45
    96 Tear Drops by ? & the Mysterians
    Oh come on, what can anyone write about this song that isn't implied by that impossibly cool organ and barely-there vocal performance? This is the fucking 60's and did you see the band's name? Yeah, that's right, makes almost too much sense, right? So, if that's our starting point and it's understood that everyone in the band was dropping acid and rocking bowl-cuts then we can safely assume this song was created in no less than two takes at the end of a prolonged break up with a British model who, if it's not Twiggy, could totally be Twiggy.

    And, thus, this perennial break up song that can't be bothered to make sense and doesn't have the time to be subtle. Shit's going down, just ask ? & the Mysterians .

  12. #62
    Absent Minded quido8_5's Avatar
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    44-42

    44
    Light Up My Room by Barenaked Ladies

    Listen, if we're going to drift down memory lane and get all sentimental and what not, why not do it to the most crisp and velvety soft-rock ever made? Look, most of us grew up in the 90s and Barenaked Ladies really meant something. In retrospect, the guitar sweeps are ridiculous and the lyrics are (like most 90s rock) ambiguous; however, there's that wonderful sense of misty adolescence that can't be denied. Irredescent and unique, Light Up My Room is some dystopian Zanadoo where we're all penniless and content sitting with our family and loving one another.

    43
    Sad Skinhead by Faust
    Disorienting in the best kind of way.

    42
    Hey Mama by Kanye West

    Picking one song for Kanye West is the problem with making lists. The most consistent artist of the last decade*, West is as prolific as he claims to be. Which, as we all know, is saying something. Yet, for all his grandstanding, my favorite track remains this wonderfully humble and sentimental piece from his poppiest album.

    Hey Mama isn't meant to be flashy, it's designed as a simple thank you note to the most important person in Mr. West's life: Donda West. Gratitude for both the good and bad times is communicated with equal parts love and appreciation. What's more, there are few West tracks that attain the heights of production excellence (sorry, Kanye, but Jon Brion produced the shit out of this album), complementing the simplistic honesty of the lyrics reflected in an opulent and ebullient composition.

    If nothing else, any time one chooses to send this song to their much beloved and inevitably neglected-feeling mother, major points will occur. Another outcome may be tears-of-joy at this verse:

    Seven years old, caught you with tears in your eyes
    Cuz a *#%# cheatin, telling you lies, then I started to cry
    As we knelt on the kitchen floor
    I said mommy Imma love you till you don't hurt no more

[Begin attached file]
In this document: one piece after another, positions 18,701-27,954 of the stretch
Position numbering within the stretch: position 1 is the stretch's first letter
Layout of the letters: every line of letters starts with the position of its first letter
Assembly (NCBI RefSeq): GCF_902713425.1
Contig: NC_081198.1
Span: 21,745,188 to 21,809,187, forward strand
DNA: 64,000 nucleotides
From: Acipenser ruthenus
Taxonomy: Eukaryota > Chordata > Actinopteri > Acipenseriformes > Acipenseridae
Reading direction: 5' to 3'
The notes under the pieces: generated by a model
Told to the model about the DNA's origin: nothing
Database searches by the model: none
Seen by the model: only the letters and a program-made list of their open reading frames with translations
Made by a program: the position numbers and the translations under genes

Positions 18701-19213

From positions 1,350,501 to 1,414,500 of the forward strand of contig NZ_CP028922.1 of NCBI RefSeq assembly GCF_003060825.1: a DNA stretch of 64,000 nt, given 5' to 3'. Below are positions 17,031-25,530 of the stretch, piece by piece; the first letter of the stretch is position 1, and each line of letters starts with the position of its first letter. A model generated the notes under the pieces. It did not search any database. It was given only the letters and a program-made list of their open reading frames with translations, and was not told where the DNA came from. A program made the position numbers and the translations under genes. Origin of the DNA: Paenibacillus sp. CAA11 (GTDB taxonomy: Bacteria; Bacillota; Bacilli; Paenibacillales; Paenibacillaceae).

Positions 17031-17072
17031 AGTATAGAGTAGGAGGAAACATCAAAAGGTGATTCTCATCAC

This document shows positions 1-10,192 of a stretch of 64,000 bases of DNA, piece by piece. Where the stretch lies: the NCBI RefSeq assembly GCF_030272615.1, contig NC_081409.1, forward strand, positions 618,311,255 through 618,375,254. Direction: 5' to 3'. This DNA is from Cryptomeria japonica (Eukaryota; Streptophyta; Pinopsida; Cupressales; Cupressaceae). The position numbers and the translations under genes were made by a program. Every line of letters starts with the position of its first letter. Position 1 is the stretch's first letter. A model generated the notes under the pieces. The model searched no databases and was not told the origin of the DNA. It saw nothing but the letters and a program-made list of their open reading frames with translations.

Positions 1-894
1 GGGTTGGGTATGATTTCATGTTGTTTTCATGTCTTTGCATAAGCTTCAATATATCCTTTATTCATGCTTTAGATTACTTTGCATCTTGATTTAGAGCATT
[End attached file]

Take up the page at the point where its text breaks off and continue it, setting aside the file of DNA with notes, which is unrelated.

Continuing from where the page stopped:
And when I'm older, you aint gotta work no more
    And Imma get you that mansion that we couldn't afford


    I mean, c'mon. Sheer tears.

    * IMO. Although, if you disagree, please take a moment to reflect on the following:

    We Don't Care (2004)
    Jesus Walks (2004)
    Slow Jamz (2004)
    Through the Wire (2004)
    Heard 'Em Say (2005)**
    Touch the Sky (2005)**
    Gold Digger (2005)**
    Good Life (2007)
    Flashing Lights (2007)
    Everything I Am (2007)
    Robocop (2008)
    The Joy (2010)
    Power (2010)
    All of the Lights (2010)
    Devil in a New Dress (2010)
    Runaway (2010)
    *%#**s in Paris (2011)
    Clique (2012)
    New Slaves (2013)
    Blood on the Leaves (2013)
    Bound 2 (2013)

    ** All concurrent on the album.
    The only way to deal with an unfree world is to become so absolutely free that your very existence is an act of rebellion.
    - Camus

    Films
    Tess (Polanski, 1979): ***.5
    Love and Death (Allen, 1975): **.5
    Lord of the Flies (Brook, 1963): ***.5

    TV
    Brooklyn Nine Nine (Season 1): ***
    Olive Kitteridge (Mini-Series): ****

  13. #63
    Absent Minded quido8_5's Avatar
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    41-40

    41

    Damage by Yo La Tengo
    Separating. Breaking up. Divorcing. Who the hell knows the extent of emotional investment Ira Kaplan has in this song's relationship, it doesn't really matter. The frankness of his delivery, the shimmering stabs of feedback and, most devastating for me, this line:

    Feeling like a kid again, my eyes are glued to the floor/
    I say mumbled goodbye as you walked out the door.


    It's one of the most arrestingly sad songs I've ever heard. Expressing itself sonorously to help make the bitter pill easier to swallow, Yo La Tengo slowly unpack the events, capturing the sense of melancholy that is unavoidably experienced in a separation. If it weren't such a pleasant song to listen to, it'd be really difficult to listen to. As it is, the sweet spot at the nexus of pain and love is something that we need in sad songs.

    So crank that motherfucker.

    40

    Pilot Jones by Frank Ocean